By Dr Kuok King Kuok
With its network of sleepy, meandering rivers and heavy rainfall, Sarawak has all the right characteristics for hydropower generation. The “Land of the hornbills” is criss-crossed by an intricate river system that has served as a means of transportation for hundreds of years. It is so vast that the Sarawak Department of Irrigation and Drainage (DID) divided the river systems into 22 river basins. The longest river is the 560km Rajang, while the Baram at about 466km, is the second longest.
Weather-wise, the state experiences two monsoonal changes: the Northeast Monsoon, also known as the Landas season, brings with it a good amount of rain between November and February; and the Southwest Monsoon which is usually evidenced by hot, humid temperatures. Each year, rainfall is between 3300mm and 4600mm, and sunshine occurs for an average of five to six hours a day.
With upcoming major developments, particularly the Sarawak Corridor of Renewable Energy (SCORE) initiative, the implementation of hydroelectric power dams have been given much emphasis to meet the demands of future domestic, commercial and industrial electricity needs within the state. Currently, Batang Ai and Bakun dams are in operation while the dam in Murum is still under construction. Eight more dams have been proposed: Balleh, Limbang, Lawas, Baram, Belaga, Mejawa, Punan Bah and Pelagus.
However, the potential of micro hydropower, which is capable of producing electricity from 1kw to about 200kw, is still untapped. It was for this reason that a steering committee was set up in early 2009 to conduct a master plan study on the potential for small renewable energy which could be drawn from solar, biomass, wind, tidal and micro hydro, throughout the state. The panel comprised representatives from relevant government agencies of the Ministry of Public Utilities, Ministry of Rural Development, Public Works Department, University Malaysia Sarawak and Sarawak Energy Berhad.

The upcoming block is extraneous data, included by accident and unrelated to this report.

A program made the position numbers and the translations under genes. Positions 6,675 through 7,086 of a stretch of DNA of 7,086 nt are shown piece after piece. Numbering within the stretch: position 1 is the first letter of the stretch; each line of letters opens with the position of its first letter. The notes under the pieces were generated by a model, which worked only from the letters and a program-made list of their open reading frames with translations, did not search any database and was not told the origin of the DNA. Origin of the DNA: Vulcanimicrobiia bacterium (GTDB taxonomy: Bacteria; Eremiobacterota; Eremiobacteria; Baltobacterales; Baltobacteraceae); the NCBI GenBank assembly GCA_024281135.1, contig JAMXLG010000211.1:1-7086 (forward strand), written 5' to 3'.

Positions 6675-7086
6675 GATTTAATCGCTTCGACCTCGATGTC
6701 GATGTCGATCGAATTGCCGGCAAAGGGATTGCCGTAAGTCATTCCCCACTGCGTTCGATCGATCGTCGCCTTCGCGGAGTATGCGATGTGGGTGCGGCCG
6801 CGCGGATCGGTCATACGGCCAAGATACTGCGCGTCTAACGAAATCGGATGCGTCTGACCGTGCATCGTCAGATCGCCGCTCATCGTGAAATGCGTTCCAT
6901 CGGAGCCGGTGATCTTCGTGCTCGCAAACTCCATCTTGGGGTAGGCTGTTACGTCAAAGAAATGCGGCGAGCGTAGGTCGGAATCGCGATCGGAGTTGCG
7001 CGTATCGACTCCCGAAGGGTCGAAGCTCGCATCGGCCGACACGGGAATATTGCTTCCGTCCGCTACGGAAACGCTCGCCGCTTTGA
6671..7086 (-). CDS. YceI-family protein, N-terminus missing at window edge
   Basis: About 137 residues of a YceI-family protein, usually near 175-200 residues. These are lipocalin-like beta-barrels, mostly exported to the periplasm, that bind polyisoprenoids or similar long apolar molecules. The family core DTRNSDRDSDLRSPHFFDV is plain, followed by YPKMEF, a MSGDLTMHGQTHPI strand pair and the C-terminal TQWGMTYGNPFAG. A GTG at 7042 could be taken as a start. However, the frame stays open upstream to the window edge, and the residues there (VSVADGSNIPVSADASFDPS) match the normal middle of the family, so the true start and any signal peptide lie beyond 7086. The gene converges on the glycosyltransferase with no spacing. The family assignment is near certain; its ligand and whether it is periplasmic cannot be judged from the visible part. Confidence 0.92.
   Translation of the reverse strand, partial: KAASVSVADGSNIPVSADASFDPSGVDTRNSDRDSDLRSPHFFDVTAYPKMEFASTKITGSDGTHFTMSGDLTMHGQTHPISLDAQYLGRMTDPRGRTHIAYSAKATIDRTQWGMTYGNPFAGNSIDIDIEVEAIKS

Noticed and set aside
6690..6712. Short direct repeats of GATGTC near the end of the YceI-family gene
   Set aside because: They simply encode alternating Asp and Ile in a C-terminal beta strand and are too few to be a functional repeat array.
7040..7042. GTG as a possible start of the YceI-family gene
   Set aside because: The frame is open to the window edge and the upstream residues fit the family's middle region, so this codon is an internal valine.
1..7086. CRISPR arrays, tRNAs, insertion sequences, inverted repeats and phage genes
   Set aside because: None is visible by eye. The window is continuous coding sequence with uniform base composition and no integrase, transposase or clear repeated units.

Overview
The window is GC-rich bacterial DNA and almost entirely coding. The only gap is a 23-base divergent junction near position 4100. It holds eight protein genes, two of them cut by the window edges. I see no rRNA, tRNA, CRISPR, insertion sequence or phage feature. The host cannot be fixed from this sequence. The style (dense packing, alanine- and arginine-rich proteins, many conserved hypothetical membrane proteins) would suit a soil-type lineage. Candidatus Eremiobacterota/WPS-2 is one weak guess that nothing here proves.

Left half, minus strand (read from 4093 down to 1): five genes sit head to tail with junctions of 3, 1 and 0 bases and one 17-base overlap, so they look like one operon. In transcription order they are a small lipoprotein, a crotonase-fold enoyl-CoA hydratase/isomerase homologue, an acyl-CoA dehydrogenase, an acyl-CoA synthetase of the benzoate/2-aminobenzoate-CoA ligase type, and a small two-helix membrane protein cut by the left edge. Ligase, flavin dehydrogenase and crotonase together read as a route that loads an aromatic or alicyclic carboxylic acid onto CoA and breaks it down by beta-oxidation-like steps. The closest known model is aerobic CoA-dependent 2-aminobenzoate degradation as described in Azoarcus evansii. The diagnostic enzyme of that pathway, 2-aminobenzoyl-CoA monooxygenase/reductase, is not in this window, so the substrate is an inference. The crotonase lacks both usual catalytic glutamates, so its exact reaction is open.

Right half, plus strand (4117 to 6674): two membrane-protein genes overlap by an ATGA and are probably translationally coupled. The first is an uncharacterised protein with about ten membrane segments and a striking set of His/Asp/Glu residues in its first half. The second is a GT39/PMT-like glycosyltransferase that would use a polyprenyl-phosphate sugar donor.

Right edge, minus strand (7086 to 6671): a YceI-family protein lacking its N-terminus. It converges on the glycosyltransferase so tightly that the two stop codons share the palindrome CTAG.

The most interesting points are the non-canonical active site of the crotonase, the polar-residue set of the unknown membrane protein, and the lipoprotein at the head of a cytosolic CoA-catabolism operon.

In the study, 40 sites were identified. Rural villages, especially those which were not connected to the State Grid, were surveyed for micro hydropower generation potential. These villages are located in Kapit, Miri, Limbang, Sri Aman, Betong, Sarikei and Bintulu divisions. The findings were presented at the 2010 Third international conference and exhibition on water resources and renewable energy development in Asia. It was found that most of the sites in Kapit Division had limited capacity for micro hydropower. In contrast, the tributaries of Baram river, streams in Betong and Lubok Antu could generate about 50kw to 200kw.
In order to justify the potential for a micro hydropower project, the amount of power that could be obtained from a stream or river has to be determined on-site. The power capacity of a river at any instant is attributed to the water flow volume, and the pressure of falling water or the vertical distance that water drops, described as the “head”. Hydropower sites are broadly categorized as low or high head sites. Higher flow volume and head mean more available power. On the other hand, “low head” refers to a site with less than 10ft (3m) vertical drop, but greater than 2ft (0.61m). In contrast, “high head” refers to a site with a change in elevation greater than 10ft (3m).
Flow volume is measured in cubic feet per second or gallons per minute. The flow data used for assessing the feasibility study of micro hydropower station is the lowest average daily flow of a year. Alternatively, the average daily flow during the period of highest expected electricity demand could be used. However, this may or may not coincide with lowest flows.Currently, the information on micro hydropower potential throughout Sarawak has yet to be fully assessed. Therefore, more studies need to be carried out to identify sites with micro hydropower potential, power that can be tapped, expected highest electricity demand, and so forth. Once such information has been collected, a micro hydropower potential map could be produced. The map will be of significance in identifying locations which could provide renewable energy that is efficient, reliable, sustainable and affordable for local folk who are not connected to State Grid.
Dr Kuok King Kuok is a lecturer with the Faculty of Engineering, Computing and science at Swinburne University of Technology Sarawak Campus. He is contactable at email@example.com.